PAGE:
Recovery of damages (back pay,


reinstatement of position, etc)
Loss of self-insurance status
Fines (specific to unlimited, e.g. under ADA)
3rd party actions

Provide entertainment expense


Employees could submit expense reimbursement
reimbursement policy guidance and
requests for unallowable expenses.
interpretation.

Customers could violate a policy, resulting in


payment to them of ineligible expenses.

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TECHNIQUES FOR IDENTIFYING RISKS


Source: ERM for Dummies, Vance and Makomaski, Wiley Publishing, 2007

Approach

Objectives-Oriented
Approach
<<RECOMMENDED>>

Summary

Starts from the perspective of the


organizations objectives.

How Done

Downside

>Could overlook risks not uncovered


through an objective, like external
What risks or events could cause
events not normally thought of as
the organization to not meet its goals
tied to objectives.
and objectives?
>Have you got the right objectives?
>Have you got ANY objectives?

Risk-Oriented Approach

Focus on the risks themselves. You


want people to speculate about what What are the most important risks What risks didnt the group think of,
events or uncertainties might cause you believe your organization faces? perhaps because not all the right
the organization unacceptable levels
people were in the room?
of disruption.

Metric-Oriented Approach

Focus on risks that have a bearing on Numbers driven. Appropriate for


organizations key metrics (KPIs /
organizations focused on financial
SLAs)
performance metrics.

Could miss big natural or operational


risks.

Opportunity-Oriented
Approach

Departs from the negatives


approach to risk identification. Start
thinking about what life like in a riskIf we could eliminate any risks we
free universe.
wanted to, what opportunities could
we take that would make us even
This approach is a good way to
more successful?
identify areas where risk
management can help remove
barriers to value creation.

Be cautious not to lose sight of


organizational priorities and
objectives.

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RISK AND CONTROLS ASSESSMENT TOOLKIT


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PHASE II: CONTROLS GAP ANALYSIS


Work Step:

Purpose:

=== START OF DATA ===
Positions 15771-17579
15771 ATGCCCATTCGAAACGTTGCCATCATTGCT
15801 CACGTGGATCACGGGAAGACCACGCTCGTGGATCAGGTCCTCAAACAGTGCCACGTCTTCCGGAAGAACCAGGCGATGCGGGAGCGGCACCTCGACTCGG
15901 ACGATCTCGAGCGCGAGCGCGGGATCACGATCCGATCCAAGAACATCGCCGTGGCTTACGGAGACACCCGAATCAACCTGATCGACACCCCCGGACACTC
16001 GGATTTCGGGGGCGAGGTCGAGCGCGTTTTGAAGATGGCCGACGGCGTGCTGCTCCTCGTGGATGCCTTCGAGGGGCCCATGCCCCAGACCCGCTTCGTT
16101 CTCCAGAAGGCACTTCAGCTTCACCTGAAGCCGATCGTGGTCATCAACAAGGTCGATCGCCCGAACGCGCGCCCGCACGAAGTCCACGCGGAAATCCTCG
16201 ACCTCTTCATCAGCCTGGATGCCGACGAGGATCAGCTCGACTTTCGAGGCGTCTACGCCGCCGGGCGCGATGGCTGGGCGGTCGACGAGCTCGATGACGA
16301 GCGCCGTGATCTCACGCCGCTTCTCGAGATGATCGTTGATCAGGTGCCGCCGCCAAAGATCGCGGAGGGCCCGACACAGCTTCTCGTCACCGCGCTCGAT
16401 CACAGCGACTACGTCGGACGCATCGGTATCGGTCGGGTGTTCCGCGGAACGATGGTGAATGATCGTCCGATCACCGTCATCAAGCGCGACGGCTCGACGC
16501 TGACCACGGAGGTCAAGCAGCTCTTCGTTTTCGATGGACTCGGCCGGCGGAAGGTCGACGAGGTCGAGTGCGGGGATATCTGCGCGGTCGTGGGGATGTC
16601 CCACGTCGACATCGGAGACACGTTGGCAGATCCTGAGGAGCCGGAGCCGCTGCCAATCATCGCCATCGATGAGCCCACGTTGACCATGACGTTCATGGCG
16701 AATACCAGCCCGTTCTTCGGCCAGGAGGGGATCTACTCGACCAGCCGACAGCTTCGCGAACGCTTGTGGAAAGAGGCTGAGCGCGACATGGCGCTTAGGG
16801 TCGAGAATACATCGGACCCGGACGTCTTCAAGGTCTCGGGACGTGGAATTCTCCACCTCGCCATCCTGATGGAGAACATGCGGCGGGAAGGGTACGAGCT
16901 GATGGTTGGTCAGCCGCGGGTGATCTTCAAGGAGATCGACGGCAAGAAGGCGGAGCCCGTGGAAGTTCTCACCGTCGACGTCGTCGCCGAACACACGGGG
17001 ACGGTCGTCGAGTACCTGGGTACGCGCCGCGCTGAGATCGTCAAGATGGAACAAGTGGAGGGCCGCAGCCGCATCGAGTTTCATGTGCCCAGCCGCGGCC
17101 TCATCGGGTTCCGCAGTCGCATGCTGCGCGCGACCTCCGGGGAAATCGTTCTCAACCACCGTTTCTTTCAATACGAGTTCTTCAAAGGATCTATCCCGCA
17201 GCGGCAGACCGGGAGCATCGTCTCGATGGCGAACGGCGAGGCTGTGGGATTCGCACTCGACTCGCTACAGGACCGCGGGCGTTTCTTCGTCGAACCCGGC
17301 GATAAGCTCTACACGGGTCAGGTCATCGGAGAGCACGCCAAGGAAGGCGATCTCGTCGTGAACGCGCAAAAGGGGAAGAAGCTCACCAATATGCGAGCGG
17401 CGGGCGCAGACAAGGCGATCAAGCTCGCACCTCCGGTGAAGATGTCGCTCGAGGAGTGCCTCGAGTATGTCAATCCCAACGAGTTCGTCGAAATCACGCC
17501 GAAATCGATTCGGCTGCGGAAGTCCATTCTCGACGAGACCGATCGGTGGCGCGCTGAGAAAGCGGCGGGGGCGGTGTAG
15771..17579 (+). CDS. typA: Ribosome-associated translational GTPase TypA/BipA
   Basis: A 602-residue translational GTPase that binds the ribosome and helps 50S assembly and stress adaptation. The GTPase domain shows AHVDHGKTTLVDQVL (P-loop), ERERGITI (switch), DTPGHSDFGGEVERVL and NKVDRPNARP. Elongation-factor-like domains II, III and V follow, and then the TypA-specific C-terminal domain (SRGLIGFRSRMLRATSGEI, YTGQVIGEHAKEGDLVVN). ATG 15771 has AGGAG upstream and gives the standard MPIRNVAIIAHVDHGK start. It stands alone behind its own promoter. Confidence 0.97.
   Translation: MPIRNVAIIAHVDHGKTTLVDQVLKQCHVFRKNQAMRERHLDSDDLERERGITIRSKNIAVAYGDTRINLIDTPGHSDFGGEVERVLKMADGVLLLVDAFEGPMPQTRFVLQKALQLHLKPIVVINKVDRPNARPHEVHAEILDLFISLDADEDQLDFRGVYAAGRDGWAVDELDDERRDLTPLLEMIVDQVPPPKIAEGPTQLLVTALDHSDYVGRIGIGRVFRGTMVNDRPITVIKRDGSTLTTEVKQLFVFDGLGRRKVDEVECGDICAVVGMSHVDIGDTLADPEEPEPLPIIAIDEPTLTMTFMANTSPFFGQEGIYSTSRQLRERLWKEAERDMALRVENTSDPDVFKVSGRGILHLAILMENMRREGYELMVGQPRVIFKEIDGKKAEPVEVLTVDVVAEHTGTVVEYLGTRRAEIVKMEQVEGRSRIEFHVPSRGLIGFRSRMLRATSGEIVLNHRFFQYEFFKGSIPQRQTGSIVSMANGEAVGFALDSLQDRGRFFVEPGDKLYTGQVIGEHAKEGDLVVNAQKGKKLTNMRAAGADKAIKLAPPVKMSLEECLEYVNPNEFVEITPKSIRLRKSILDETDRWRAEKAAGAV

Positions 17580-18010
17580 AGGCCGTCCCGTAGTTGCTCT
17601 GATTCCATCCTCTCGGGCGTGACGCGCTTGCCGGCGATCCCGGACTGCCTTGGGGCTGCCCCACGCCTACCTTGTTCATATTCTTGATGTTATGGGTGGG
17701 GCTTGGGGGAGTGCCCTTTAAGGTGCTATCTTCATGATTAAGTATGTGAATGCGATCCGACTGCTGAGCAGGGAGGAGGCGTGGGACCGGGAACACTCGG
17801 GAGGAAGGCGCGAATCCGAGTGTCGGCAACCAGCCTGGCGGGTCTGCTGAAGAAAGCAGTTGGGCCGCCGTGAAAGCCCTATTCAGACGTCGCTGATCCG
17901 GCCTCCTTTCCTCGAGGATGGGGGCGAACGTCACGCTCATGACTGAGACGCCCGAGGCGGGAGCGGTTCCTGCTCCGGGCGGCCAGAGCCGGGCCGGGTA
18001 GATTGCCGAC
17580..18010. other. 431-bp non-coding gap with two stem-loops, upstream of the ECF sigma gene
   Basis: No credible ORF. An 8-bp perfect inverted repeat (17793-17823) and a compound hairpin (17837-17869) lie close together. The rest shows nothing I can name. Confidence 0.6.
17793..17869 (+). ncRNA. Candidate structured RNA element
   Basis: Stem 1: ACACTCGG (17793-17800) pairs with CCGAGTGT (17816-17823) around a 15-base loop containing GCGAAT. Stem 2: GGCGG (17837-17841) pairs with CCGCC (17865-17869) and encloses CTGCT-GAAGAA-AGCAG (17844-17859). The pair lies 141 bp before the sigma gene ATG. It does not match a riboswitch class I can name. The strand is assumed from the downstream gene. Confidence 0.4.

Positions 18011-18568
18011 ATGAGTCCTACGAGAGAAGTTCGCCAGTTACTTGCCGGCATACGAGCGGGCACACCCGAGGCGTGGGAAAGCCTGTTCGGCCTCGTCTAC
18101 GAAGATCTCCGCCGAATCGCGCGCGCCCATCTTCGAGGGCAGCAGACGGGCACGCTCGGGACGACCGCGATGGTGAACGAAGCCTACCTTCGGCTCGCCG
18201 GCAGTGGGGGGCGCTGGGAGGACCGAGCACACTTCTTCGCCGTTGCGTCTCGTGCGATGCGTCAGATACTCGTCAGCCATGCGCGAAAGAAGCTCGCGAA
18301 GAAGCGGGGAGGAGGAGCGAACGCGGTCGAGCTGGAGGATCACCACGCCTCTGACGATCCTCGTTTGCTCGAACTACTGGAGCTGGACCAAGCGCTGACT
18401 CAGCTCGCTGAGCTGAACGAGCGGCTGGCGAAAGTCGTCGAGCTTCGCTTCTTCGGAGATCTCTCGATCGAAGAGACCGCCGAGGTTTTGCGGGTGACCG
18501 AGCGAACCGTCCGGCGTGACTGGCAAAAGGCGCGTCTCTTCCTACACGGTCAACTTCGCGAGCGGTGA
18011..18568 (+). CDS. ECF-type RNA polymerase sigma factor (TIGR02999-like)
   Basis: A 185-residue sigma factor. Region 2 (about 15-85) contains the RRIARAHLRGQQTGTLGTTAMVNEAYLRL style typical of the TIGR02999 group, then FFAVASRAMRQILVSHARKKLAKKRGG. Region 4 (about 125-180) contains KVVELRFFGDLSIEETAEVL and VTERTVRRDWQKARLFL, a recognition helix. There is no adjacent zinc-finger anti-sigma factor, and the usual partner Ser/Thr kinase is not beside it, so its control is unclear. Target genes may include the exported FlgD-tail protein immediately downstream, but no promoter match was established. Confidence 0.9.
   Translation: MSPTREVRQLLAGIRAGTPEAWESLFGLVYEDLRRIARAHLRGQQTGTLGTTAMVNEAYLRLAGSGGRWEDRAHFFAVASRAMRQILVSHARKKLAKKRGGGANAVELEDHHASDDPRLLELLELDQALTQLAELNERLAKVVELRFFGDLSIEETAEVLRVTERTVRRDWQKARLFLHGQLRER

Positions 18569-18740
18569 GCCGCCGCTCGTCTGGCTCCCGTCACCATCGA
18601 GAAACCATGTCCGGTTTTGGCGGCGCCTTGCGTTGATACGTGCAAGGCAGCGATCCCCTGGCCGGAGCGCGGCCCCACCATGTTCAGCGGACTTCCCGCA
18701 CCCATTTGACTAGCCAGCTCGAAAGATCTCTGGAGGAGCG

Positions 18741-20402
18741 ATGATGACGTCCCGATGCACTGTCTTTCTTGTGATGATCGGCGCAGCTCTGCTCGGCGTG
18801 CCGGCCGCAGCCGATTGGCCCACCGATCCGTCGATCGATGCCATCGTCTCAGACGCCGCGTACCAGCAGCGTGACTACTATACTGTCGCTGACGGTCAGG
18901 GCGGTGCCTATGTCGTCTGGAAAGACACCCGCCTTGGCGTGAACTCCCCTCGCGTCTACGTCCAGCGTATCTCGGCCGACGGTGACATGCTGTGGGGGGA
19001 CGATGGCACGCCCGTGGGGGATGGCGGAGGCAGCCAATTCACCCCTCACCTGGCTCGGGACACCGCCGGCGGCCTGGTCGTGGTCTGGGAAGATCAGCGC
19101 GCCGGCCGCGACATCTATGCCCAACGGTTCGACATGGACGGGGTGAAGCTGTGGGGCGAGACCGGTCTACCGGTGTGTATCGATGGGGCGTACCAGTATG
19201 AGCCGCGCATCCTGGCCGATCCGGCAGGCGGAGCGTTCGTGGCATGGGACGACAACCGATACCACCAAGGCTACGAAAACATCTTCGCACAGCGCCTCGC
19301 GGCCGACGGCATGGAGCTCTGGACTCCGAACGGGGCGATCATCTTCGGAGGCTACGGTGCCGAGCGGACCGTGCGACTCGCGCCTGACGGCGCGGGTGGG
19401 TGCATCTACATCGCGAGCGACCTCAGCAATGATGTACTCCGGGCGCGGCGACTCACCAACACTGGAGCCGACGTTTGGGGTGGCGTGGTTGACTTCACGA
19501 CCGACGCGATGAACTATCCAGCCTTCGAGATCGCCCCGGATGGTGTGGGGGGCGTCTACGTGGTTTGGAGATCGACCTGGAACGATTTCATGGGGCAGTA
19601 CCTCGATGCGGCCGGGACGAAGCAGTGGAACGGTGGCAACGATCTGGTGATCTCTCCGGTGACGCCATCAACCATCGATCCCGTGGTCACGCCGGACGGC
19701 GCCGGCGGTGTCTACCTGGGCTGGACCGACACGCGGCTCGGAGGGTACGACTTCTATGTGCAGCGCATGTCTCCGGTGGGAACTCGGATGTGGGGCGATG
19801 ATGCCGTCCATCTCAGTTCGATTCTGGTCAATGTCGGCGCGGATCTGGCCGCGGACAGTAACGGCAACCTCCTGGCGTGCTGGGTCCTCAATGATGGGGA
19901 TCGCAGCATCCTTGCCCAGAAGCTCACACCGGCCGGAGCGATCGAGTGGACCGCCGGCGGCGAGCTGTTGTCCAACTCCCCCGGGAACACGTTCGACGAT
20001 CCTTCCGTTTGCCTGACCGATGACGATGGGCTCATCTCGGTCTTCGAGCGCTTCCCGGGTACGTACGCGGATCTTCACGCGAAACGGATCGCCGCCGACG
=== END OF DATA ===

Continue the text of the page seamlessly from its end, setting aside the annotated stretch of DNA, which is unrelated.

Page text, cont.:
Output / Deliverable(s):

4. Identify the Controls & Perform a Controls


Gap Analysis
To identify the current set of controls, and to determine if the current set
of controls is adequate to mitigate the identified risks (whether there are
any "gaps" in control coverage). Also, to determine if any of the existing
controls might be unnecessary.
RiskControl Matrix (RCM)

4a. Identify and describe the entity's controls (see "Tips" and
"Definitions" below for guidance on to how to spot controls).
>If a process narrative was developed, read through the narrative and
highlight (bold) any control statements.
>Similarly, if process maps were developed, identify points along the work
flow where controls occur.
>Synch up controls on narratives and process maps.
>Process narratives and maps reflect each other, so it may be most
efficient to identify controls on one, then transfer those to the other. It
may be appropriate that there is not a complete match of controls to both
documents, given potentially different levels of information
communicated.
>Give each control a unique number (the numbering method is not
important at this stage).

Principal Tasks:

4b. Develop the riskcontrol matrix (RCM) and Do a Gap Analysis.


>Down the left-hand column place the controls you have identified (as
best as you can, place them in chronological order).
>Complete all attributes for each control, including where it is performed,
whether it is automated or manual, and whether it is preventive or
detective.
>Across the top of the RCM, place the risks you have identified. For each
risk, indicate its risk severity from the earlier risk assessment.

4b(1). For each intersection of a risk and a control, determine if the


control contributes to mitigatigating the risk, even just a little. If it does,
put an X in the cell; if not, leave the cell blank.

b(2). Once the RCM is completed, for each risk at the top of the RCM, look
down its column and review the controls coverage for that risk. Based on
the number and type of controls, make a determination as to whether the
risk is adequately mitigated. (Key presumption: the controls are designed
and operating effectively.)

b(3). For each control, look across the row at how many risks it helps to
mitigate, and assess whether it may be unnecessary (a control that does
not mitigate any of the risks may be unnecessary).
b(4). Make a final determination as to whether there are any control gaps
or control redundancies. If there are gaps, determine the response: add a
new control, accept the risk, etc.